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  • The ratio of numbers A and B can be expressed as: the ratio of A to B A is to B (followed by "as C is to D") A:B A fraction that is the quotient: A divided by B: A B {\displaystyle {\tfrac {A}{B}}} , which can be expressed as either a simple or a decimal fraction. (wikipedia.org)
  • The main advantage of the generalized Rachev ratio over the traditional Rachev ratio is conferred by the power indexes γ {\displaystyle \gamma } and δ {\displaystyle \delta } that characterize an investor's aversion to risk. (wikipedia.org)
  • For two groups that differ only in treatment condition, the ratio of the hazard functions is given by e β {\displaystyle e^{\beta }} , where β {\displaystyle \beta } is the estimate of treatment effect derived from the regression model. (wikipedia.org)
  • Then the Sharpe ratio (using the old definition) will be R a − R f σ a = 0.15 0.10 = 1.5 {\displaystyle {\frac {R_{a}-R_{f}}{\sigma _{a}}}={\frac {0.15}{0.10}}=1.5} Example 2 For an example of calculating the more commonly used ex-post Sharpe ratio - which uses realized rather than expected returns - based on the contemporary definition, consider the following table of weekly returns. (wikipedia.org)
  • Rate Ratio = Incidence Rate 1 Incidence Rate 2 {\displaystyle {\text{Rate Ratio}}={\frac {\text{Incidence Rate 1}}{\text{Incidence Rate 2}}}} Where incidence rate is the occurrence of an event over person-time, for example person-years. (wikipedia.org)
  • 0, a + b a = a b = def φ , {\displaystyle {\frac {a+b}{a}}={\frac {a}{b}}\ {\stackrel {\text{def}}{=}}\ \varphi ,} where the Greek letter phi ( φ {\displaystyle \varphi } or ϕ {\displaystyle \phi } ) represents the golden ratio. (wikipedia.org)
  • Because δS is the ratio of positive quantities, it is necessarily positive, so, δ S = 1 + 2 = 2.41421356237 … {\displaystyle \delta _{S}=1+{\sqrt {2}}=2.41421356237\dots } The silver ratio is a Pisot-Vijayaraghavan number (PV number), as its conjugate 1 − √2 = −1/δS ≈ −0.41 has absolute value less than 1. (wikipedia.org)
  • In mathematics, the ratio test is a test (or "criterion") for the convergence of a series ∑ n = 1 ∞ a n , {\displaystyle \sum _{n=1}^{\infty }a_{n},} where each term is a real or complex number and an is nonzero when n is large. (wikipedia.org)
  • adult sex
  • A joint study by the University of Bath and University of Sheffield gives the first conclusive proof that rates of divorce and infidelity in birds are affected by the adult sex ratio of the population they live in - a theory previously discounted by biologists. (bath.ac.uk)
  • These results suggest that adult sex ratio may have an important role in shaping mating behaviour in a wide range of organisms, and deserve further investigations both in humans and non-human animals. (bath.ac.uk)
  • It is generally divided into four subdivisions: primary sex ratio - ratio at fertilization secondary sex ratio - ratio at birth tertiary sex ratio - ratio in sexually mature organisms Also called adult sex ratio and abbreviated to ASR. (wikipedia.org)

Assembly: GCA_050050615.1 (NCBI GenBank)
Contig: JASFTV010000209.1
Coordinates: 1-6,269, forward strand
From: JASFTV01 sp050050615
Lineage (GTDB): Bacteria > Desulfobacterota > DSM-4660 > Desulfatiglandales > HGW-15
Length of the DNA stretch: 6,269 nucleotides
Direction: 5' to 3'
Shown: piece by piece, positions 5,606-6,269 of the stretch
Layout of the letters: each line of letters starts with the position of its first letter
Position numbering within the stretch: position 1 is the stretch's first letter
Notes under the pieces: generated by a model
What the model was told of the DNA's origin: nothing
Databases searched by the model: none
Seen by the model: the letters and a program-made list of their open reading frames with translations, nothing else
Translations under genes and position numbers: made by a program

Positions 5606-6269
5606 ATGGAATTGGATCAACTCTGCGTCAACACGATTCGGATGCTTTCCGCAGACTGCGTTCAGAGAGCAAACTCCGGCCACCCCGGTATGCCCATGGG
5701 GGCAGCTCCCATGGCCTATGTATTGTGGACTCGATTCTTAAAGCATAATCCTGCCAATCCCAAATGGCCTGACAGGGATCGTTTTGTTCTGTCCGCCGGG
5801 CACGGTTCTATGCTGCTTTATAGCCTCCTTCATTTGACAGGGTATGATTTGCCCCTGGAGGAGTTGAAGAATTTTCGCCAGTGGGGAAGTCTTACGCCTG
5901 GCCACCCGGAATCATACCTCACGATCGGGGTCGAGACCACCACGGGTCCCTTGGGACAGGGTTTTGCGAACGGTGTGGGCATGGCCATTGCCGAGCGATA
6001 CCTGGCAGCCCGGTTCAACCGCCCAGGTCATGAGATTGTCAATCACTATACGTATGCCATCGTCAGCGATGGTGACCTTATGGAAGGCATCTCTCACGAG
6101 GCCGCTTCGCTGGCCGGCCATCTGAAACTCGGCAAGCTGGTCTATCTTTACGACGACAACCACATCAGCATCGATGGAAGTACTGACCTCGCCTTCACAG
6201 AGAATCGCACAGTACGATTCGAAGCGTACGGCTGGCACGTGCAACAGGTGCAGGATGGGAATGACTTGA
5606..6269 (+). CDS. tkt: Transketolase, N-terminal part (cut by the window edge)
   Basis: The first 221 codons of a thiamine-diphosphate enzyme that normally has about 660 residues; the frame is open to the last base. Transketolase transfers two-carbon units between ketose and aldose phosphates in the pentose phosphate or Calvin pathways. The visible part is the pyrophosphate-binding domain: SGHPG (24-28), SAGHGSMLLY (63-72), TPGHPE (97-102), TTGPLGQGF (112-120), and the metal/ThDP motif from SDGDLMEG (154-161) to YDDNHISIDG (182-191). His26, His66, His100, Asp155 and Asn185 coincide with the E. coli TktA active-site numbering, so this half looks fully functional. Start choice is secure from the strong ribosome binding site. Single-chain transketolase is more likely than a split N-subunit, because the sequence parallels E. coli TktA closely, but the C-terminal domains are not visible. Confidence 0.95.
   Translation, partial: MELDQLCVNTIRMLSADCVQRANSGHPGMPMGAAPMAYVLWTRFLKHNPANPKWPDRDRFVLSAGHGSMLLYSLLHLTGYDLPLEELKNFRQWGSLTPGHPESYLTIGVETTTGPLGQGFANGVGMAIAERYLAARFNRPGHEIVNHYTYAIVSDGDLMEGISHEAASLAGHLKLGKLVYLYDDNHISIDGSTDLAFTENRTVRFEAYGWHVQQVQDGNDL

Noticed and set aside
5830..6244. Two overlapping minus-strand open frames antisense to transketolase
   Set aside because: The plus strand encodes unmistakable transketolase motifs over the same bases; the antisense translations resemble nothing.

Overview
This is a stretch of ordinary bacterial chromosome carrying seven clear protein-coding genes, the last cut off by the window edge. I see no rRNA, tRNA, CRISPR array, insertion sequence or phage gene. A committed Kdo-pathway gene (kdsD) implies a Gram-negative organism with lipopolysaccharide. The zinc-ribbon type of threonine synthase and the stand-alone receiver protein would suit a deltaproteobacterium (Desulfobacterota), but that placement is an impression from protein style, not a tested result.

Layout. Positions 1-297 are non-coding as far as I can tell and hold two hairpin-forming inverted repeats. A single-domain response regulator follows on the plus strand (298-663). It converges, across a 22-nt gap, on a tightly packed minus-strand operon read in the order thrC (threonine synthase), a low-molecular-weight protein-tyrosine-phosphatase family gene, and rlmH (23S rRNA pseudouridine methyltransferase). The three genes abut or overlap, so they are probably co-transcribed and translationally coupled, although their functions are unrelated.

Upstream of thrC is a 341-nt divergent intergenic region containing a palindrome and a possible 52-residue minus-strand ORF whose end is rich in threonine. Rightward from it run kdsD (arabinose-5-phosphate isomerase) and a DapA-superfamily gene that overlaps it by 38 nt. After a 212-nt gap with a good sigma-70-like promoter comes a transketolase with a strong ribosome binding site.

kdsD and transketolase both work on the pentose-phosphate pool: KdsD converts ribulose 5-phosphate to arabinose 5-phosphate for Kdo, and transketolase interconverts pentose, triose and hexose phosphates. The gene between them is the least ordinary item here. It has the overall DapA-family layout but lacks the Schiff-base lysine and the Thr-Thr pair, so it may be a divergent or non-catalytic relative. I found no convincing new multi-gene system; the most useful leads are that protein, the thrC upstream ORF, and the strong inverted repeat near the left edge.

• irrational
  • The Pythagoreans' conception of number included only what would today be called rational numbers, casting doubt on the validity of the theory in geometry where, as the Pythagoreans also discovered, incommensurable ratios (corresponding to irrational numbers) exist. (wikipedia.org)
  • This defines the silver ratio as an irrational mathematical constant, whose value of one plus the square root of 2 is approximately 2.4142135623. (wikipedia.org)
  • odds
  • Hazard ratios differ from relative risks and odds ratios in that RRs and ORs are cumulative over an entire study, using a defined endpoint, while HRs represent instantaneous risk over the study time period, or some subset thereof. (wikipedia.org)
  • When can odds ratios mislead? (bmj.com)
  • Odds ratios are a common measure of the size of an effect and may be reported in case-control studies, cohort studies, or clinical trials. (bmj.com)
  • Odds ratios are hard to comprehend directly and are usually interpreted as being equivalent to the relative risk. (bmj.com)
  • Unfortunately, there is a recognised problem that odds ratios do not approximate well to the relative risk when the initial risk (that is, the prevalence of the outcome of interest) is high. (bmj.com)
  • 1 2 Thus there is a danger that if odds ratios are interpreted as though they were relative risks then they may mislead. (bmj.com)
  • For example: "The odds ratio is approximately the same as the relative risk if the outcome of interest is rare. (bmj.com)
  • However, serious divergence between the odds ratio and the relative risk occurs only with large effects on groups at high initial risk. (bmj.com)
  • This short note quantifies the discrepancy between odds ratios and relative risks in different circumstances, and assesses whether such a discrepancy may seriously mislead if an odds ratio is used as an estimate of the relative risk. (bmj.com)
  • The pretest odds of a particular diagnosis, multiplied by the likelihood ratio, determines the post-test odds. (wikipedia.org)
  • Tests where the likelihood ratios lie close to 1 have little practical significance as the post-test probability (odds) is little different from the pre-test probability. (wikipedia.org)